Isaac Newton vs. Robert Hooke on the law of universal gravitation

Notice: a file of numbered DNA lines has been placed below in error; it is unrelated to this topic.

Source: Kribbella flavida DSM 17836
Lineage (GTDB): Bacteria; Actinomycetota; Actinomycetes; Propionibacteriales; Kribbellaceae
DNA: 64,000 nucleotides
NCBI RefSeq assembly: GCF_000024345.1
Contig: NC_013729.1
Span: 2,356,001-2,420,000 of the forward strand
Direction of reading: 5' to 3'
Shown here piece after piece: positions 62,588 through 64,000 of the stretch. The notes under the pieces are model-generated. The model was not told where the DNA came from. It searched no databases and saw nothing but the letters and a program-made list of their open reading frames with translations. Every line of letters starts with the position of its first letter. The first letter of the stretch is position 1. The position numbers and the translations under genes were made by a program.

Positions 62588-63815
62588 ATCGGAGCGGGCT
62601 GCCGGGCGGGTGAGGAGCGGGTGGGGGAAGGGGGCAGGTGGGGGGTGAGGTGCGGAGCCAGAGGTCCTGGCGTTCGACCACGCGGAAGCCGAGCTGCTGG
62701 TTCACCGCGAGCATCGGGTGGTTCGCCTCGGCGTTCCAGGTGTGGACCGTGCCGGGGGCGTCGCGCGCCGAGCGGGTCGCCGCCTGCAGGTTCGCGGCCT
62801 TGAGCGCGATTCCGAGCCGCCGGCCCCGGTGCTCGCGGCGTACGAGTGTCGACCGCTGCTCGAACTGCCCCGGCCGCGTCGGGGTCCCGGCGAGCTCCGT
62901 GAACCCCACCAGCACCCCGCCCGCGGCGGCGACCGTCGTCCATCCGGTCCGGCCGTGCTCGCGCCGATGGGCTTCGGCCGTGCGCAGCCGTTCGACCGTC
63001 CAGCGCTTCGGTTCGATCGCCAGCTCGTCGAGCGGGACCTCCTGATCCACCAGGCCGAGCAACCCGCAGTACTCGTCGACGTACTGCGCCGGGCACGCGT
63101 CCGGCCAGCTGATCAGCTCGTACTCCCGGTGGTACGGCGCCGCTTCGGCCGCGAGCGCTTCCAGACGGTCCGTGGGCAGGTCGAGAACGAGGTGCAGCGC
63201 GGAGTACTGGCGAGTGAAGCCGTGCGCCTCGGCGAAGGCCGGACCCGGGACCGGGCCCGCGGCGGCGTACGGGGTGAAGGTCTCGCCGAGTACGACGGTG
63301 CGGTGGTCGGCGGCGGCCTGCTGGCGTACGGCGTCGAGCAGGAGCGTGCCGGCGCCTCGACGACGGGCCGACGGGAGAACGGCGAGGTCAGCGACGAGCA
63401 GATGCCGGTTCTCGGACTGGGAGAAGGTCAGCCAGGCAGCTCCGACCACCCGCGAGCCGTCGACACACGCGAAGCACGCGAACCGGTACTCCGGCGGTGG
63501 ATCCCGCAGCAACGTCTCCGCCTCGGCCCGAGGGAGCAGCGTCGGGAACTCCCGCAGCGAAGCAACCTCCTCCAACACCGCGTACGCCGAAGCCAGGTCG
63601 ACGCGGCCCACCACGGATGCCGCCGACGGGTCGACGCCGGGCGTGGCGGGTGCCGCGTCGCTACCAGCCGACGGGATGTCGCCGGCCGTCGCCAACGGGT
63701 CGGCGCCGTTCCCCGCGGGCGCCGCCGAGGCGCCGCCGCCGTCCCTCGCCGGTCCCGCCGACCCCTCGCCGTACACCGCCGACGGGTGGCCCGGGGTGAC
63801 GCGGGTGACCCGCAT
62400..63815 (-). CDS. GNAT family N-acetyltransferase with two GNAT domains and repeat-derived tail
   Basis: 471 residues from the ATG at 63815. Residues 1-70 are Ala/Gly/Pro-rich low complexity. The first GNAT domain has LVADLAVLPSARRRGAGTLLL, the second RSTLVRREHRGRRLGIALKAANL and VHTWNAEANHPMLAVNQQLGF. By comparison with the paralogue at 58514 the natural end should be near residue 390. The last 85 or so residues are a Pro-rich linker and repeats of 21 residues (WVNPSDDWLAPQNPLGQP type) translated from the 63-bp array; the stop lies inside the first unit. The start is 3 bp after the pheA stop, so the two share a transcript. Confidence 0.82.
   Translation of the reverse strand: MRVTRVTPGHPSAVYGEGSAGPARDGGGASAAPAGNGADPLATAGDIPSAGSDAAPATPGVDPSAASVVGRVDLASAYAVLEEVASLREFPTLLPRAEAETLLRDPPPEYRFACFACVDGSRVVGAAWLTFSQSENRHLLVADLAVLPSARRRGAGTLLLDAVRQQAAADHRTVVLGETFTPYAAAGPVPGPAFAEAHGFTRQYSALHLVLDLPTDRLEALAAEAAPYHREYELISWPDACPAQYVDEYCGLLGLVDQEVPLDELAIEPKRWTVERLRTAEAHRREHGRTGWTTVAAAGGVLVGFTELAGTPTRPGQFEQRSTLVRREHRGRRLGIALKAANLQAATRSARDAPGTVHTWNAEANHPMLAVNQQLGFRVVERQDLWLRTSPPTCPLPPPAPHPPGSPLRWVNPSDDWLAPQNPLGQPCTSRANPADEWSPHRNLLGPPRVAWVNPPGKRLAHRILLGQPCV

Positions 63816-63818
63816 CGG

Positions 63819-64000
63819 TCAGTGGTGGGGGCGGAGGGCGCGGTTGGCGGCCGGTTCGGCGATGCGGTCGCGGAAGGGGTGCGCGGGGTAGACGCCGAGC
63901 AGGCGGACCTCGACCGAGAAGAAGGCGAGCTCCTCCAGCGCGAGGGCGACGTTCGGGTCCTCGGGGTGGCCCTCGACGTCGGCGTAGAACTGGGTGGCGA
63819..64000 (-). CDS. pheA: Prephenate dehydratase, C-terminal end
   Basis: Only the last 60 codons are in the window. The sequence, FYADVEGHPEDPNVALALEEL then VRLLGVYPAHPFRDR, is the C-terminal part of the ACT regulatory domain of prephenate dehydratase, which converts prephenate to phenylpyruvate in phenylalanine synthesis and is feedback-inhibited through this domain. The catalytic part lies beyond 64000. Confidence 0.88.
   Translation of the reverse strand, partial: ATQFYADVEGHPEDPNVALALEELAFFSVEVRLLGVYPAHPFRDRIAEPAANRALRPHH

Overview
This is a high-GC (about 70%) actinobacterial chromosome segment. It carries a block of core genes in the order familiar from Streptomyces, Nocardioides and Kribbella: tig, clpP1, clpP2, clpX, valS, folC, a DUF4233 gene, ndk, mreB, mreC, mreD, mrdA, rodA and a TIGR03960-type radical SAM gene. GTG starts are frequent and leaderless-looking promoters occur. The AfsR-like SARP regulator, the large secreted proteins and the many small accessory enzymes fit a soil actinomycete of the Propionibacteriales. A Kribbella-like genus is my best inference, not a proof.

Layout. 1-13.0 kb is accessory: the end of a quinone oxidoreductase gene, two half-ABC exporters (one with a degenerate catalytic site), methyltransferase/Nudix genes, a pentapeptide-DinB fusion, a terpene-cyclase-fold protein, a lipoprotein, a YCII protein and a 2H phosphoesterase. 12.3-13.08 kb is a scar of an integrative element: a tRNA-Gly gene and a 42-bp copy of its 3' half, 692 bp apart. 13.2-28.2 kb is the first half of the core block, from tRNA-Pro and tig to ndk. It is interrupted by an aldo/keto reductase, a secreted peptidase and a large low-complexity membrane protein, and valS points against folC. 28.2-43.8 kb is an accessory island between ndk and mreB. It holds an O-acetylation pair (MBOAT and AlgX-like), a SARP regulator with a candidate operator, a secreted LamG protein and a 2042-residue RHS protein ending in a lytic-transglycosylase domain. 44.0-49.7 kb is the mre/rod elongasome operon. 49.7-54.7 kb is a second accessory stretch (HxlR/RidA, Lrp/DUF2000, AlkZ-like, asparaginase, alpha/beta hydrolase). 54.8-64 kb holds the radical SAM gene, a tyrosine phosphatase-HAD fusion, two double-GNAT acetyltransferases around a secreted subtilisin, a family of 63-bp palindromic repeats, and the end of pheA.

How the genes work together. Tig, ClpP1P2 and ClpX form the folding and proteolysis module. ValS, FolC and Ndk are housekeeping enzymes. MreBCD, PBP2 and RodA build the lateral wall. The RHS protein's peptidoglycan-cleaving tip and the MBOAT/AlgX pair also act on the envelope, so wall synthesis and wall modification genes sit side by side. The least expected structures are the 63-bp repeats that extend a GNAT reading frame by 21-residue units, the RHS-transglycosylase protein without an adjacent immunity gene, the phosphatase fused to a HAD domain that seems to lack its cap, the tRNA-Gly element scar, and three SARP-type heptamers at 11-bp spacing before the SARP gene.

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One of the most disputed controversy over the priority of scientific discoveries is that of the law of universal gravitation, between Isaac Newton and Robert Hooke. Hooke accused Newton of plagiarism, of taking over his ideas expressed in previous works. In this paper I try to show, on the basis of previous analysis, that both scientists were wrong: Robert Hooke because his theory was basically only ideas that would never have materialized without Isaac Newton's mathematical support; and the latter was wrong by not recognizing Hooke's ideas in drawing up the theory of gravity. Moreover, after Hooke's death and taking over the Royal Society presidency, Newton removed from the institution any trace of the former president Robert Hooke. For this, I detail the accusations and arguments of each of the parts, and how this dispute was perceived by the contemporaries of the two scientists. I finish the paper with the conclusions drawn from the contents. Keywords: Isaac Newton, Robert Hooke, law of gravity, priority, plagiarism CONTENTS Abstract Introduction Robert Hooke's contribution to the law of universal gravitation Isaac Newton's contribution to the law of universal gravitation Robert Hooke's claim of his priority on the law of universal gravitation Newton's defense The controversy in the opinion of other contemporary scientists What the supporters of Isaac Newton say What the supporters of Robert Hooke say Conclusions Bibliography DOI: 10.13140/RG.2.2.19370.26567
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